Guild v. Frontin,
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59 U.S. 135 (1855)
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U.S. Supreme Court
Guild v. Frontin, 59 U.S. 18 How. 135 135 (1855)
Guild v. Frontin
59 U.S. (18 How.) 135
ERROR TO THE DISTRICT COURT OF THE UNITED
STATES FOR THE NORTHERN DISTRICT OF CALIFORNIA
Where a trial by jury is waived in the court below, and there is no special verdict or agreed statement of facts or bill of exception upon a point of law, this Court cannot review the judgment of the court below.
But having jurisdiction of the cause, and no error appearing upon the face of the record, the judgment will be affirmed.
The point of practice involved in it, is stated in the opinion of the court.
MR. JUSTICE GRIER delivered the opinion of the Court.
The record and proceedings in this case are in conformity with the practice of the state courts of California. It was tried without the intervention of a jury, and the testimony, together with the opinion of the court, filed of record. But there is no special verdict or agreed statement of facts on which the judgment was rendered, nor is there any bill of exceptions, sealed by the court, to their decision on any question of law. We are, in fact, called upon to review the case on the pleadings, exhibits, and testimony, as if it were a bill in chancery. Our very frequent decisions on this subject seem not to have come to the knowledge of the bar in the court below. Parties may, by consent, waive the trial of issues of fact by a jury, and submit the trial of both facts and law to the court. It will not be a mistrial. But if they wish the judgment of the court to be reviewed on a writ of error, a special verdict or agreed statement of facts must be put on record. The issues of fact must be ascertained and made certain before a court of error can review the decision of an inferior court. If the verdict do not find all the issues, or the agreed statement in the nature of a special verdict be imperfect or incomplete, this Court may order a venire de novo, because of the mistrial, as in the case of Graham v. Bayne, ante, 59 U. S. 60, at this term. But having jurisdiction of the cause and no error appearing on the face of the record, the judgment of the court below must be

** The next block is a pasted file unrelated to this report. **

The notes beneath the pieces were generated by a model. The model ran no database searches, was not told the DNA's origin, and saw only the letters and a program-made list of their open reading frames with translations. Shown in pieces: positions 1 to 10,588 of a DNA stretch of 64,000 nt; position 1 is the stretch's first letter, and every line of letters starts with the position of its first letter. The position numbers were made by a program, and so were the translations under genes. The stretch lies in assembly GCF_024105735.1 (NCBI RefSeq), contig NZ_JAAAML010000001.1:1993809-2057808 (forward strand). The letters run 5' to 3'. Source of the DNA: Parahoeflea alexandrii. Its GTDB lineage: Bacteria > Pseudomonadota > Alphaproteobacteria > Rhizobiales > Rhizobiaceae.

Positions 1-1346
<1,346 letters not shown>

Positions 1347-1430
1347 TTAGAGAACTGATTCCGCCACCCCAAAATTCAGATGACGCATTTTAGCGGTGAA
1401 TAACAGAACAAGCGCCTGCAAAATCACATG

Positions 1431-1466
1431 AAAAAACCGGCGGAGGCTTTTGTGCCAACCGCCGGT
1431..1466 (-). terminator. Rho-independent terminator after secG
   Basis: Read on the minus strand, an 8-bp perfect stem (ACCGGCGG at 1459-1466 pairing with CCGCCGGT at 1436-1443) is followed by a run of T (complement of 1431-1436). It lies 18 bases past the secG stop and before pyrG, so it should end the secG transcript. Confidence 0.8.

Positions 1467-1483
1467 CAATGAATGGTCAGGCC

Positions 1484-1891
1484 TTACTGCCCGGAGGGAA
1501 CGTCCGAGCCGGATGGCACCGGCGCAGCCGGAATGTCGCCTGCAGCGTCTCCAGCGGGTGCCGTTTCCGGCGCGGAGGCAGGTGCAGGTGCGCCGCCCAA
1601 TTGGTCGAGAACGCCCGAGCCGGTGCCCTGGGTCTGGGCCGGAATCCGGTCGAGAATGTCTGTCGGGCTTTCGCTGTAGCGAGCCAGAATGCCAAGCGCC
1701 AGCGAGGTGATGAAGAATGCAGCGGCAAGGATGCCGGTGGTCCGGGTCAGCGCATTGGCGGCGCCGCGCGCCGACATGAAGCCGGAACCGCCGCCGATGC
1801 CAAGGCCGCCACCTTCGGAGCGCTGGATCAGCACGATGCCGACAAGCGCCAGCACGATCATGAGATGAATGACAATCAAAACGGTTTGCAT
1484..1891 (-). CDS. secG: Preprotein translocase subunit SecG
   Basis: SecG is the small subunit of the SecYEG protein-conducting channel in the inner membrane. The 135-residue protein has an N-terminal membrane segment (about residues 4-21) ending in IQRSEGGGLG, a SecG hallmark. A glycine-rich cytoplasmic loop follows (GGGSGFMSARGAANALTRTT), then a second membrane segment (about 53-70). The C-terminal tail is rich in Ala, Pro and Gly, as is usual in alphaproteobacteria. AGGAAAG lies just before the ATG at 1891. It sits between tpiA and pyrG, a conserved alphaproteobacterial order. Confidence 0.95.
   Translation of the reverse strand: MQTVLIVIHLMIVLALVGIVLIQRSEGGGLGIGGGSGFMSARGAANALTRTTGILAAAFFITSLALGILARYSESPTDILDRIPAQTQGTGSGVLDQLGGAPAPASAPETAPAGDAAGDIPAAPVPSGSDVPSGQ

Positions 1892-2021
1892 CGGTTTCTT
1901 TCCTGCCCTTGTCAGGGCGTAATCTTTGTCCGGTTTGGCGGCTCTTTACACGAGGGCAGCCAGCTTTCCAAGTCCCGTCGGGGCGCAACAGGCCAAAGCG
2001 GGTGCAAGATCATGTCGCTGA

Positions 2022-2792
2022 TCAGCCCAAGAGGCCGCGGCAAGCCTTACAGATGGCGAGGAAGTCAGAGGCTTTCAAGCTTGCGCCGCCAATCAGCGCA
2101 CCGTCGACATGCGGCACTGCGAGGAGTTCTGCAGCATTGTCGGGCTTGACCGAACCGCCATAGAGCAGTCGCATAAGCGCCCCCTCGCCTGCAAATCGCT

The case of Prentice v. Zane, 8 How. 470, is directly in point on this subject.